A bill providing for highway funding through March passed in September too.
Reid spokesman Adam Jentleson said it was a “false premise” that any of these achievements negated Reid’s claim that Republicans will not do anything constructive to help the economy.
“You have to be accurate about degree and scale here,” Jentleson said. “The false premise is the idea that the things McConnell has let through are of a degree and scale that could actually jumpstart the economy. That is false. So Reid’s statement that Republicans are not working constructively on anything that is big enough to actually jumpstart the economy is true.”
(It should be noted that Reid opposed the trade deals, believing them to be job-killers.)
We have previously looked at the claim that the items in the jobs bill are things supported by Republicans in the past and found it wanting. The Senate Democrats have produced a list of votes that they claim show that Republicans have voted for such items in the past.
We won’t go through the whole list, but it’s pretty thin gruel. For instance (since we are talking about McConnell here), the list includes a vote to fully fund the COPS program that provides grants to communities to hire police officers. Sixteen Republicans, including McConnell, voted for an amendment as part of an annual budget blueprint, but the text of the amendment shows that the funding was achieved with a cut in other spending. (The proposed increase for COPS does not appear to have actually made it in a real spending bill.)
By contrast, the Senate Democrat bill is funded with a tax increase on millionaires, which Republicans philosophically oppose.
We take no position on whether such a tax increase is good or bad for the economy, but it is a core philosophical issue for Republicans — not a political one.
Jentleson acknowledged that “our bill is paid for by a tax,” and that Republicans “will point to that as a substantive policy objection.” But he protested that we are missing the forest for the trees.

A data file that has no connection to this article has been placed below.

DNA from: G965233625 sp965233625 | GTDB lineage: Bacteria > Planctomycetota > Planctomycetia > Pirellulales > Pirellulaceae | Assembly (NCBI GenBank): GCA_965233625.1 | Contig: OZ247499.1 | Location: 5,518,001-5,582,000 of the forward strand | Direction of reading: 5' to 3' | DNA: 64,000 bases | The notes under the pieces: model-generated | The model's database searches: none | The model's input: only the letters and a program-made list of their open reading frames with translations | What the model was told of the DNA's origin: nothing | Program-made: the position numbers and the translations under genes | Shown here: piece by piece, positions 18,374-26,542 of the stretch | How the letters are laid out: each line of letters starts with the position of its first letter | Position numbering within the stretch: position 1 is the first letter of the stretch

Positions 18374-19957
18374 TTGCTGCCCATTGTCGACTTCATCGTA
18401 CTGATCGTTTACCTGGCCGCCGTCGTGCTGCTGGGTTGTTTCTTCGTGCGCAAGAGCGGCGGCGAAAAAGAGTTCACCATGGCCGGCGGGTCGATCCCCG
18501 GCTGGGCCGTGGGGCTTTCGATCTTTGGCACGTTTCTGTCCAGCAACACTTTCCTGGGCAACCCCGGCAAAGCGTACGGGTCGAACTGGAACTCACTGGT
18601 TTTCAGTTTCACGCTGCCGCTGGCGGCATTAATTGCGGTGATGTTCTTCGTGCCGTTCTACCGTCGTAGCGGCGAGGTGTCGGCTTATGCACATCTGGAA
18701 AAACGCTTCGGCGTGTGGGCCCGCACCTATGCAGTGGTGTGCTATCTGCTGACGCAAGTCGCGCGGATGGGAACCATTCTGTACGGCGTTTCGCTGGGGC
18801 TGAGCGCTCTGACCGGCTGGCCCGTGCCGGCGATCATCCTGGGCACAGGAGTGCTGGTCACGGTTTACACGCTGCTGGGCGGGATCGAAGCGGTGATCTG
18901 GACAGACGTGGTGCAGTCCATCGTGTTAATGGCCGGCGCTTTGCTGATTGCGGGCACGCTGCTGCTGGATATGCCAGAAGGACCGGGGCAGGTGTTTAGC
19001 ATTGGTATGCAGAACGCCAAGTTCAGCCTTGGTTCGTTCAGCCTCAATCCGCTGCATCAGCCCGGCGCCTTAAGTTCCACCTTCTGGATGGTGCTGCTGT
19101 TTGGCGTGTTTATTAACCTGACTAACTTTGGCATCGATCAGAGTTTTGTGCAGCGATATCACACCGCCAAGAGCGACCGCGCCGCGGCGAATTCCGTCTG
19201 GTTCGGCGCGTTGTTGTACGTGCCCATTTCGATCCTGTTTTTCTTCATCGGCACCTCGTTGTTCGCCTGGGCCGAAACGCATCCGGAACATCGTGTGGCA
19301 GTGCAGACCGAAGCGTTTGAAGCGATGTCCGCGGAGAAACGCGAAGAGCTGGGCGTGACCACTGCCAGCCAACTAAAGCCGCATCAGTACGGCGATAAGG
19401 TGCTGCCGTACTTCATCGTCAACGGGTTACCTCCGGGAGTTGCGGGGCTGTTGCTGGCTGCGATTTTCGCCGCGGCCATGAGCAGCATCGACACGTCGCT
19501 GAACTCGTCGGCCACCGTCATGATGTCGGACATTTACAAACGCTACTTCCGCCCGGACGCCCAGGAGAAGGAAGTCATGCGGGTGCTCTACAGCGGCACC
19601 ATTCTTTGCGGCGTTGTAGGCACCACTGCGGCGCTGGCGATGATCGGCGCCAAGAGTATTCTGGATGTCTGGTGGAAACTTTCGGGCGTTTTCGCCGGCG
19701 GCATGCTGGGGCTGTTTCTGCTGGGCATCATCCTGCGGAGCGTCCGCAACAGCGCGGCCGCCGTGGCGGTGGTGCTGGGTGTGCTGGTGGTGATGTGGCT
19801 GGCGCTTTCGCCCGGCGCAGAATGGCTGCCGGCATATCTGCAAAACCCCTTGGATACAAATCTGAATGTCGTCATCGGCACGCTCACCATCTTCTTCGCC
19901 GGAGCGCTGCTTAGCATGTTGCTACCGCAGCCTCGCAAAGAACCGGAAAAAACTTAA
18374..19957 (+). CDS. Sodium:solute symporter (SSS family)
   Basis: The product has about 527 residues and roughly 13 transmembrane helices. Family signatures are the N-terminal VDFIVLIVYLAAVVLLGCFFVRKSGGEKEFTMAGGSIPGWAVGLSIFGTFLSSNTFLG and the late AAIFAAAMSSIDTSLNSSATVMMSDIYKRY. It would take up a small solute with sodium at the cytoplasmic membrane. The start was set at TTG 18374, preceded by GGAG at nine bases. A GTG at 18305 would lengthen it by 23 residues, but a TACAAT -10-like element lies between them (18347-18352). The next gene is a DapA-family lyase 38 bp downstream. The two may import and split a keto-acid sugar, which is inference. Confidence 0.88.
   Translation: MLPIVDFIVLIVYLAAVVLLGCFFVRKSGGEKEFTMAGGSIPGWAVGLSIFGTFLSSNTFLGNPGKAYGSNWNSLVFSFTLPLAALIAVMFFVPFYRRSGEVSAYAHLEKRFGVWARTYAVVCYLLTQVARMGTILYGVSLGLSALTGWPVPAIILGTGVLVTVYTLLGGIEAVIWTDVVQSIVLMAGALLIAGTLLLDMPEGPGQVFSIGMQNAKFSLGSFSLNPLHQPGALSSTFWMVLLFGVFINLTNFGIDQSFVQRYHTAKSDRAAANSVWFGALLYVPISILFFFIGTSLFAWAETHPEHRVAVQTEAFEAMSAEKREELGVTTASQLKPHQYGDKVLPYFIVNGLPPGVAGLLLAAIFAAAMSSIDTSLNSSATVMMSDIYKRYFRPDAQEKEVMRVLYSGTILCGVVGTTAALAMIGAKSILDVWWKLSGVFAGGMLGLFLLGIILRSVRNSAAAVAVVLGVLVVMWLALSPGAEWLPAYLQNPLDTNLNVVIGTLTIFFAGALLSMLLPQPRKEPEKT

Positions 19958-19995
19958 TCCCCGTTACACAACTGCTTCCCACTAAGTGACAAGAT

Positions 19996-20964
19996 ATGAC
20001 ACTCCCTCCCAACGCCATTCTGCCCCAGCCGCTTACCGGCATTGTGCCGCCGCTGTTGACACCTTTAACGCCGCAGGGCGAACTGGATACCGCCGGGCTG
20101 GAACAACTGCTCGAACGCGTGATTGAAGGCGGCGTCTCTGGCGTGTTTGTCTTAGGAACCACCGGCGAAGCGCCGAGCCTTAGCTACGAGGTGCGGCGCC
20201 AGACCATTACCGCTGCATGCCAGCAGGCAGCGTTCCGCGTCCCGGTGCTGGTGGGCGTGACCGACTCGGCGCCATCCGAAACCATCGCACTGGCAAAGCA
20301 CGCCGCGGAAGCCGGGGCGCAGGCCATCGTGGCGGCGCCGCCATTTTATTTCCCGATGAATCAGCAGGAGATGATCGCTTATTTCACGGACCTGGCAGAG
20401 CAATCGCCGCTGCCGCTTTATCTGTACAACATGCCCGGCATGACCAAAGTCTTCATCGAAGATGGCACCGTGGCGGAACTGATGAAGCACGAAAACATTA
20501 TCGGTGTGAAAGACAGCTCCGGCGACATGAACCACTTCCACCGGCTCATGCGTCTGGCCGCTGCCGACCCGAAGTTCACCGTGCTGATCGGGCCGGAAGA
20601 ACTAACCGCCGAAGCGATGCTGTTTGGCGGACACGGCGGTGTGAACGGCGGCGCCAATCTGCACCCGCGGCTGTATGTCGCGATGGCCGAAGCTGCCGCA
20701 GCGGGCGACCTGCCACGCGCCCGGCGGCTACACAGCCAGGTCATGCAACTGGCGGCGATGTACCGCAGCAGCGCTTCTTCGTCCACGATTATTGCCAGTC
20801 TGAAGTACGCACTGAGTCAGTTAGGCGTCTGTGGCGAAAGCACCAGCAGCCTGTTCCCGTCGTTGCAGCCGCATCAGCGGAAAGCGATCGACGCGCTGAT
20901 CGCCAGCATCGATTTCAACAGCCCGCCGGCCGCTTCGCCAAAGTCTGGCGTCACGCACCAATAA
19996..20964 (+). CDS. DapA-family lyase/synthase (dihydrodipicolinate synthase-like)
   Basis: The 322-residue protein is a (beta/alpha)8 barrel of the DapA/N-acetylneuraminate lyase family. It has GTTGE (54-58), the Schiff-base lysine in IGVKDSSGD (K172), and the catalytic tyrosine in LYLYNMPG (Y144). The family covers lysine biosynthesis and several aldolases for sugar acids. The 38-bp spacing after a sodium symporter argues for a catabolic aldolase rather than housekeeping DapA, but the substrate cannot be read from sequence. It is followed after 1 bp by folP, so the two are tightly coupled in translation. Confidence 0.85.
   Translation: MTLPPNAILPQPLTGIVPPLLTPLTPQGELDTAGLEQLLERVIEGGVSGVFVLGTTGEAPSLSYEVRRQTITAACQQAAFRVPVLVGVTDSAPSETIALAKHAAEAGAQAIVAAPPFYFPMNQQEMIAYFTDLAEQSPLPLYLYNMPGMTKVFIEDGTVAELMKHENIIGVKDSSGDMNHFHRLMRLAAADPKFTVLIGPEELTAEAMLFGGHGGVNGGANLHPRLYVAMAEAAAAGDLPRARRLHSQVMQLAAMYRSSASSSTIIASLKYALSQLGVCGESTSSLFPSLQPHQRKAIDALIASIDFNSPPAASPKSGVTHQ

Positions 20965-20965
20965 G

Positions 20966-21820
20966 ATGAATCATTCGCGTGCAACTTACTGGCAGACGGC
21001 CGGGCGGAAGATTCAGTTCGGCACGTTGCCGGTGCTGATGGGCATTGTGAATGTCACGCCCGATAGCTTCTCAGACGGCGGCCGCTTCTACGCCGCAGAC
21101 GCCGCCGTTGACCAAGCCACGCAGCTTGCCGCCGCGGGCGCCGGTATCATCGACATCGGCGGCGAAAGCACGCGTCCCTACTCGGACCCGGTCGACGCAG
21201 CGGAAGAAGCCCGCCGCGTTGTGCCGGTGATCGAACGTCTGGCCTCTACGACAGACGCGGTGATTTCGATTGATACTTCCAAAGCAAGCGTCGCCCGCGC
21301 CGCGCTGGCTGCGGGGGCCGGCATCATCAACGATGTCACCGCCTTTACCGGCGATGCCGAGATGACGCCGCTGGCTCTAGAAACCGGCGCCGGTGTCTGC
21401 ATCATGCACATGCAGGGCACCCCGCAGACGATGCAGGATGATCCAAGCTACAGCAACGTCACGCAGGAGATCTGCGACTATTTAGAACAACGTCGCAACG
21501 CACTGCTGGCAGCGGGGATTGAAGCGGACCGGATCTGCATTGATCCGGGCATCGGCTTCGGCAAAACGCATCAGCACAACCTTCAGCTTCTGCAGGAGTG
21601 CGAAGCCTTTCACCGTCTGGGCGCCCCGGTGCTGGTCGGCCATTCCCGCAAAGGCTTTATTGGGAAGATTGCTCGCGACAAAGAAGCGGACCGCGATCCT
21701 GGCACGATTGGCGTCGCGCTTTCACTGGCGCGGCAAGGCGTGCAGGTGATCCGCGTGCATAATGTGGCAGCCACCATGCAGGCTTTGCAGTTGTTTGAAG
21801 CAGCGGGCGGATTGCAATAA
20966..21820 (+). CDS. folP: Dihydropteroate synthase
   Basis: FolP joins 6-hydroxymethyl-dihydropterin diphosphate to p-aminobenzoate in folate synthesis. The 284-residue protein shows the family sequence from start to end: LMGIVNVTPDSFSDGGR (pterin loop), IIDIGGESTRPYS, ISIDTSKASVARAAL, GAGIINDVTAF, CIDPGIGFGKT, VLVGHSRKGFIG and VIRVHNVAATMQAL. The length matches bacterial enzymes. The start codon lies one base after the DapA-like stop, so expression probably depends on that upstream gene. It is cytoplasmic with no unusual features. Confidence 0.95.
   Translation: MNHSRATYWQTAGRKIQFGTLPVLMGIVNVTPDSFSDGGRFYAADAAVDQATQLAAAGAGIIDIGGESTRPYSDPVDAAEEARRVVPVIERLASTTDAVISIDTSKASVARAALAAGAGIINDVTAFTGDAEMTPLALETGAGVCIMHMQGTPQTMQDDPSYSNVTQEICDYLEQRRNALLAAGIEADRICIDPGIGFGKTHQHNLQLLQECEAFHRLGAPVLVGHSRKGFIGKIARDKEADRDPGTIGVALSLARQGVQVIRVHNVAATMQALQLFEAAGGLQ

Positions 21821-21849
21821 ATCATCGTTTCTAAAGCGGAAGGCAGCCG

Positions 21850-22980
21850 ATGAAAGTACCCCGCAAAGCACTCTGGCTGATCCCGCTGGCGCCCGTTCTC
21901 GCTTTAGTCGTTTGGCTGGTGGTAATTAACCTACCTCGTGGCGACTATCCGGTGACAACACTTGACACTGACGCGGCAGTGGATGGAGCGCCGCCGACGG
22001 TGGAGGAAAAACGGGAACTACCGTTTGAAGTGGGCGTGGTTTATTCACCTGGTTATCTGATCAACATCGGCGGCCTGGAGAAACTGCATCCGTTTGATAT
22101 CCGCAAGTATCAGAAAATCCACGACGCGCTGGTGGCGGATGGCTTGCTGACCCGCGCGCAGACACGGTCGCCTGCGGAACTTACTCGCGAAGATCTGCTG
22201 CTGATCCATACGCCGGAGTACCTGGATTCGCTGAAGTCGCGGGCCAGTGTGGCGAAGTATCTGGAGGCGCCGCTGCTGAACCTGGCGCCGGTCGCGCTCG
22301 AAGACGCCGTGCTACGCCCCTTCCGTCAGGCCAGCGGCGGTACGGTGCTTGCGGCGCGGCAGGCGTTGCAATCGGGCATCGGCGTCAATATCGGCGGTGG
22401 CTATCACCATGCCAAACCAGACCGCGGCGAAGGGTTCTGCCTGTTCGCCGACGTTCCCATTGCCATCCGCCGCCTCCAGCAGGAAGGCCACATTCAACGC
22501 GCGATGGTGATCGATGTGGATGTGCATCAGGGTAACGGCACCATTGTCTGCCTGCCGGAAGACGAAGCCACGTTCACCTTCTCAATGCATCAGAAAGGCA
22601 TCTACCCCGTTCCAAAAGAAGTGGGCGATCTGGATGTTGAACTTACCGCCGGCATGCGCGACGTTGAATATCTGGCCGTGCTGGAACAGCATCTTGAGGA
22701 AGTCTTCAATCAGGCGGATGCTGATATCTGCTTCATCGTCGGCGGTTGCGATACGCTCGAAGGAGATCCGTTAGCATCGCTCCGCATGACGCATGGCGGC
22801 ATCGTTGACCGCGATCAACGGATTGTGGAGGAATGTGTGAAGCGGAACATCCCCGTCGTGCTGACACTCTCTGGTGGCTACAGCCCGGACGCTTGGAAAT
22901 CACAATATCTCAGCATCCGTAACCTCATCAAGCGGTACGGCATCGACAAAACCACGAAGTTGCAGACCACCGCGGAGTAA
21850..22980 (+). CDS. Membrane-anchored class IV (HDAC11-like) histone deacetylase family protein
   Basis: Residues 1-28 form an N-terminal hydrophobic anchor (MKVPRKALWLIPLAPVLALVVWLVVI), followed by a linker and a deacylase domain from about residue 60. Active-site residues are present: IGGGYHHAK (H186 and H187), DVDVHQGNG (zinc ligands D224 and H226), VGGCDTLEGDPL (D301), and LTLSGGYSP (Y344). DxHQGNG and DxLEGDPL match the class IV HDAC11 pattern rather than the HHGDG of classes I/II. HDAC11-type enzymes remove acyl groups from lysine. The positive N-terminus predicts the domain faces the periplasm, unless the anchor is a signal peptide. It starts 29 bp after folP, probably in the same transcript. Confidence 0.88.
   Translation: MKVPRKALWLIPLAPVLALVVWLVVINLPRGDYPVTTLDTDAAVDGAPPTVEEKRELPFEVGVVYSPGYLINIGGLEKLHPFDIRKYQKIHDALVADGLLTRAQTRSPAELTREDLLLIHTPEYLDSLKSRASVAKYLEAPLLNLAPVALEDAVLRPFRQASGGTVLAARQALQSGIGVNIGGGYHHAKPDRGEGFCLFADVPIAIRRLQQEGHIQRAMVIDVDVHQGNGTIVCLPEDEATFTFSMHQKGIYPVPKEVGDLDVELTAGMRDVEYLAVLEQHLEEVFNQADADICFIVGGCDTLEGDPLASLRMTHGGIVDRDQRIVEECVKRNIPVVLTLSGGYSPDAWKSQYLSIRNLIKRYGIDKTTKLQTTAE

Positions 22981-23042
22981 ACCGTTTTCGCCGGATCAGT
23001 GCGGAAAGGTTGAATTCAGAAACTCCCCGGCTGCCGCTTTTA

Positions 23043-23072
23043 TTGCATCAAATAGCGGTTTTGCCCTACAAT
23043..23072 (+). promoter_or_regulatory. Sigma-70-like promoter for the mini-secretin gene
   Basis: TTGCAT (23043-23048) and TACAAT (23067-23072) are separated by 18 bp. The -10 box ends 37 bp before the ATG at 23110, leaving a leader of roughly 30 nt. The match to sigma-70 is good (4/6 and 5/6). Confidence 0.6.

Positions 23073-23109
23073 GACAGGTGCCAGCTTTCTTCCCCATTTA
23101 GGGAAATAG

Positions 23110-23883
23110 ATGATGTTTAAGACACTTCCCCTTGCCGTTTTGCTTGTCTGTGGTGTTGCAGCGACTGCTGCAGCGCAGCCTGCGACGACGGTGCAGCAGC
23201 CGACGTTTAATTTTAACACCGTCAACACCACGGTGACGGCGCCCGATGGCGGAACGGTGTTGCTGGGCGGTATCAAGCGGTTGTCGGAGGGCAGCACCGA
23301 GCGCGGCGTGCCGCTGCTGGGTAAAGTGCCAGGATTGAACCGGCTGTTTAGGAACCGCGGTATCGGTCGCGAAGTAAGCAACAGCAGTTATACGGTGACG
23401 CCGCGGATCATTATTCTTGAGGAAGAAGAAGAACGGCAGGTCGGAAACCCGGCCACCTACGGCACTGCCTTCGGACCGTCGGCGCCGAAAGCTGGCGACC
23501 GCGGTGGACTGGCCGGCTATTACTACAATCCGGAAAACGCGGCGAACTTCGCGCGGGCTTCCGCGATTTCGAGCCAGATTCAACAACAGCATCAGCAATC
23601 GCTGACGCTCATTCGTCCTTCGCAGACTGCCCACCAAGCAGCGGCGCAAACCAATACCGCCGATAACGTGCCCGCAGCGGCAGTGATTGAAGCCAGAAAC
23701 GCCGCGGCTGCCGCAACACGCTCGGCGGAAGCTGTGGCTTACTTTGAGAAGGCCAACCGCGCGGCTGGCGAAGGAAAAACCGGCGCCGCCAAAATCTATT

“Any reasonable person will hear Senator Reid’s remarks, along with the facts I outlined above, and come away thinking exactly what Senator Reid means: Republicans are blocking bipartisan, common-sense bills that could jumpstart our economy because their leader has announced to the world that defeating Obama is more important to him than ‘doing anything constructive’ for our economy — or anything else for that matter,” Jentleson said.
(Note: We are not picking on Democrats. Both sides play this game of spin. We are still digging into the claimed job-creation numbers offered by Republicans when they introduced last week a mish-mash of previously offered bills as their “jobs plan.” We plan to have an analysis of those figures later this week.)
The Pinocchio Test
Reid is being uncharitable when he accuses the Republicans of not wanting “to do anything that's constructive.”
While one might argue that the bills that have passed in recent weeks do not add up to the potential impact of the jobs bill, the fact is that a number of major bills demanded by the president have passed with bipartisan support. The individual elements of Obama’s jobs bill have, at best, won a modicum of Republican support in the past but Republican opposition to this bill is rooted in a key philosophical difference — how it would be paid for.
Reid may disagree with the GOP stance on tax increases, but it is misleading to suggest that Republicans have willy-nilly blocked legislation of importance to the president.